Energy Ups and Downs
For the first time in my life, I said, “Yes, this could be depression.” People in my past brought up depression, but I did not feel sad; so, I pushed the thought away. Turns out if you look deeper, depression is about so much more than being sad. As a person who lives with chronic anxiety, I am deeply familiar with feeling overwhelmed, irritable, and emotional. Anxiety is the up energy. Depression is the down energy. It has a lot of the same symptoms, overwhelm, irritability, volatile emotions, and can also manifest in physical symptoms like exhaustion and pain. The body cycles between the two, like waves rolling up to the shore and back out to sea.
Fibro vs Depression
Which came first – the chicken or the egg? This is how I feel about fibro and depression. Does fibro cause my depression? Does depression cause my fibro? In the larger scheme of things, does it really matter? The answer is no. I am just a lady, living my life, learning from all the information in front of me about how my body works. I know winter will be hard. It is cold and dark, and neither are good for my overall health and well-being. My body will hurt. I will be more tired. It is a season where I need to listen to my body and give it what it needs. Water, healthy, unprocessed food, and movement are essential in keeping me at my best. When I fall off the health and wellness train, I can feel it.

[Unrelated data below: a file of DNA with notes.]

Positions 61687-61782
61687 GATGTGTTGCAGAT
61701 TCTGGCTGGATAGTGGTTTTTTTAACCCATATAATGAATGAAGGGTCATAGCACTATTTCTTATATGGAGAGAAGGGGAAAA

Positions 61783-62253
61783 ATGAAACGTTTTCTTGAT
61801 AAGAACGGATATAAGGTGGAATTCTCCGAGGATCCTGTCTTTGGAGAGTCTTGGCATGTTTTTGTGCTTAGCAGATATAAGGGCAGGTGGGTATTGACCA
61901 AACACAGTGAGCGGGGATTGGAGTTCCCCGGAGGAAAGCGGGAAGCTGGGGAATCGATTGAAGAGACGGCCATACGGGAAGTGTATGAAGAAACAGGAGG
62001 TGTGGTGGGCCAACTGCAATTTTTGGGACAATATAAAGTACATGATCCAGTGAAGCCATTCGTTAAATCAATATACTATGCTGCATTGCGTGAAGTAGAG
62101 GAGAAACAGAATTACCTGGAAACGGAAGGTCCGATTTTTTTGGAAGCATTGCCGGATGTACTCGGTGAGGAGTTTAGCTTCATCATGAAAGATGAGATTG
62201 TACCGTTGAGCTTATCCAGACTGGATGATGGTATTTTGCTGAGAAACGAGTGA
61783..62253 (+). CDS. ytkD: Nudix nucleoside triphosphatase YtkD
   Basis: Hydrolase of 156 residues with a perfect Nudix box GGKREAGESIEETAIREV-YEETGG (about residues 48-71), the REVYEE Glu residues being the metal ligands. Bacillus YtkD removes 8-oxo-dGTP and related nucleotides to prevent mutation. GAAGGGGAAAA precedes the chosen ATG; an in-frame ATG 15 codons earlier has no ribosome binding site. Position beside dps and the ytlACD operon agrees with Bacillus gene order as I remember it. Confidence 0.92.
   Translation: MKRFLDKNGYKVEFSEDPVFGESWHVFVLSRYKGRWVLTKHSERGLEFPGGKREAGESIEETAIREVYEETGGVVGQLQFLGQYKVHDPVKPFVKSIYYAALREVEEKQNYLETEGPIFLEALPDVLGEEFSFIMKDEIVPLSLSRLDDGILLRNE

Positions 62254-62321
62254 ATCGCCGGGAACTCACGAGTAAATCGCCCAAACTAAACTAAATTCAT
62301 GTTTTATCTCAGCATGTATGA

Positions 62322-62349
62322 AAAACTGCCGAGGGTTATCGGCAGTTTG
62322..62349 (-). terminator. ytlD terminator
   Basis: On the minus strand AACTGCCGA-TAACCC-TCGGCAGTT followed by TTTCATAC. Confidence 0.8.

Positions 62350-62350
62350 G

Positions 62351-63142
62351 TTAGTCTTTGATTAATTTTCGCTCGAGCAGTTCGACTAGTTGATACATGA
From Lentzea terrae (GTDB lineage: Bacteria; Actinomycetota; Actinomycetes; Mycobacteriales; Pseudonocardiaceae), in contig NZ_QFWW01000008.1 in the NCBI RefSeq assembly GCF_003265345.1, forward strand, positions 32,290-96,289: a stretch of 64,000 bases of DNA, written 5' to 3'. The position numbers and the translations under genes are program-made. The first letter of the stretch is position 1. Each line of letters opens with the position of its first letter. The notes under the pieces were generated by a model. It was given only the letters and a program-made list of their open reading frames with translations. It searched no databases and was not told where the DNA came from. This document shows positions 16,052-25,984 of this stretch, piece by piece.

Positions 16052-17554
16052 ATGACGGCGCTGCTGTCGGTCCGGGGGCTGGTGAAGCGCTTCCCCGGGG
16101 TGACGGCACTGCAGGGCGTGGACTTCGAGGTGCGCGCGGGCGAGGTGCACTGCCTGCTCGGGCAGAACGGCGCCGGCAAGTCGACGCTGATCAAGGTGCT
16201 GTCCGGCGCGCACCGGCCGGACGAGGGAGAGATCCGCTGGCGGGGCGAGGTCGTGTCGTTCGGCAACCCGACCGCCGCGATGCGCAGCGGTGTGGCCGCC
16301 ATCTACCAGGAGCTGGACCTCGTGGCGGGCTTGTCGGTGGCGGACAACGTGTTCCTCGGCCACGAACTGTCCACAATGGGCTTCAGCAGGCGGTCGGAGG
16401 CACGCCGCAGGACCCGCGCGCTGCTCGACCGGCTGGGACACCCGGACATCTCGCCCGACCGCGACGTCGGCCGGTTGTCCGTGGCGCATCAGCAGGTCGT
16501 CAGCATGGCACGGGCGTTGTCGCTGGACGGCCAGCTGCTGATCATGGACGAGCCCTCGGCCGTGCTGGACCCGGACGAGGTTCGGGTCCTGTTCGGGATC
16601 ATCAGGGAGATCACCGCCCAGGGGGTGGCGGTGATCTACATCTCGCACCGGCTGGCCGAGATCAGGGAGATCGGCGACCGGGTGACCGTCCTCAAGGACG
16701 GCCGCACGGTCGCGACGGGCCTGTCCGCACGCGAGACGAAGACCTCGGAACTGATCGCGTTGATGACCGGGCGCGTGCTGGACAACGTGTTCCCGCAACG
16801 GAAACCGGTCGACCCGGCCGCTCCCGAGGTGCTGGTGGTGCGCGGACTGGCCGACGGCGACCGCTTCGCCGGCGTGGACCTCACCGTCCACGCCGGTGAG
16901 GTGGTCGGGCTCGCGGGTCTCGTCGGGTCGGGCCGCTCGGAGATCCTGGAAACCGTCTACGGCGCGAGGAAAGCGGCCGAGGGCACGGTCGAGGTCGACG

Listen. Learn. Adjust.
Feeling overwhelmed and exhausted is not a rite of passage; it is your body screaming to pay attention. Listen to the screaming and look for answers. Seek out medical treatment. My tests were normal, but yours could say something different. Mental health matters as much as physical. If you receive the “all clear” medically, look deeper. It could be short-term circumstances wreaking havoc on your mind and body. Make a plan to care for yourself in the short term.
If the cycle is a long-term problem. Know that what you are feeling is real, and there are many people who are ready and willing to help. I’ve found chiropractic care, prescription medication, and therapy to be immensely helpful in my own journey. It is also necessary to simply adjust to how I am feeling in the present moment. It is not a crime to rest. Give your mind and body grace and allow them to recharge.
Permission to Take the Nap
My story may not be your story. If you are in a season of life where exhaustion is around every corner, please take the much-needed nap at every opportunity. Caring for our mental and physical health can be as simple as taking a nap. If you are on a journey to discovering the deeper cause of your exhaustion, know you are seen. Don’t give up. Take one step in the direction of finding answers. Then take another. Find the path that works for you, wherever it leads. You are worth taking the long road into the land of something better.
Photo by Valeria Ushakova from Pexels
Thanks for sharing this. I’ve had similar problems with fatigue, chronic issues, and doctor’s visits. It’s nice to know we’re not alone in our struggles.